I've been studying the "Inside Cisco IOS Software Architecture (CCIE Professional Development)" documentation for a better understanding of how a router deals with incoming packets and just as I thought I was getting to grips with it, I hit upon a stumbling block. I have searched high and low for a definitive answer which is clear and consice but not found anything yet.
My understanding is that when a packet is detected on the physical medium, the Interface media controller plays in the packet into its onboard Rx FIFO. At some point and not necessarily after the whole packet has been received, the Interface media controller looks at the next available RX-ring descriptor to establish the location of a free private interface packet buffer which the Interface Media Controller owns. Once found, the Rx FIFO is emptied and the packet is placed in the private interface packet buffer through Direct Memory Access (DMA). At this point the ownership of the private interface packet buffer (now filled with the packet) transfers to the main processor. I understand that at this point an attempt is made to replenish the RX-ring with another descriptor pointing to another private interface packet buffer from the private interface buffer pool. If one is not found, RX-ring descriptor will point to a free Public System buffer matching the MTU of the recieving interface.
So far, so good I hope!!!!!!!!!!
It's the next stage that throws me.....The Cisco documemtation keeps referring back to the Public Systems Buffers and how a request is made for a small buffer, middle buffer, big buffer etc....that satisfies the size of the packet needing to be processed.
From what I can read into, the packet held in the private interface packet buffer must be copied to a Public System buffer before the processor can process switch it.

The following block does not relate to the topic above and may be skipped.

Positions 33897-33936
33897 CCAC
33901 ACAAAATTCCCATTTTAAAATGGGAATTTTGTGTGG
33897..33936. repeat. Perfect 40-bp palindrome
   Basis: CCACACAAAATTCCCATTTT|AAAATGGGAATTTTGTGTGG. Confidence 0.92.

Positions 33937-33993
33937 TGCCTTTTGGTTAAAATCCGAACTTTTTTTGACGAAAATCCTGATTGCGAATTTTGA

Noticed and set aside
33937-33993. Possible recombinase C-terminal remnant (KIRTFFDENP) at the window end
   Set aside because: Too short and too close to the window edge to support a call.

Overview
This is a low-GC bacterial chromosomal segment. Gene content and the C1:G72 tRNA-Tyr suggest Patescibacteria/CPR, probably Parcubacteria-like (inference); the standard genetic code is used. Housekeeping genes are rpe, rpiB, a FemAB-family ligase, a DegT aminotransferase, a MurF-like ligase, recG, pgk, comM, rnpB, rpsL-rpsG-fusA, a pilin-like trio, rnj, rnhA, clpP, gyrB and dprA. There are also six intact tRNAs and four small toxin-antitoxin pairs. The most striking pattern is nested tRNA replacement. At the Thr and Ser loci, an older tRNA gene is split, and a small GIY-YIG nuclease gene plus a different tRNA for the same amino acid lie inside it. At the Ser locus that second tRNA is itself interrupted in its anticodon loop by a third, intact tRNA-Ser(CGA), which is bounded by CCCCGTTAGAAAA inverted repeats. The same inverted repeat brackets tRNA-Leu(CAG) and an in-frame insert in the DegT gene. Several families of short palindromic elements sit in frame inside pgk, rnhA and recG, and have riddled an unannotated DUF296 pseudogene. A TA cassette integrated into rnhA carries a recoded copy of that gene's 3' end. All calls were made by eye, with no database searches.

My questions are:
Q1: Is this true - must the packet held in the private interface packet buffer be copied to a Public System buffer before the processor can process switch it? If so then why - is it because the processor does not have access to private interface packet buffers?
Q2: If Q1 is true then does that mean there will be 2 copies of the packet - one in the Private interface packet buffer and one in a Public System buffer? If so then why? Why not free up the Private interface packet buffer?
Q3: Where is the request for a specific Public System Buffer generated from?
Q4: Do packets held in Private Interface buffers need to be copied into Public System Buffers before Fast Switching can take place? If so, again why?
Q5: In Process Switching, documentation refers to incoming packets being placed in the Input Queue which has a configurable depth. ie the number of packets stored in the Queue. My question is: - Is this a queue that simply points to the Public Sytem Buffers - one after another, or is it a Queue that contains more copies of the original packets?
I'm most probably missing the point when it comes to understanding this complex subject but if anyone could help me I would really appreciate it.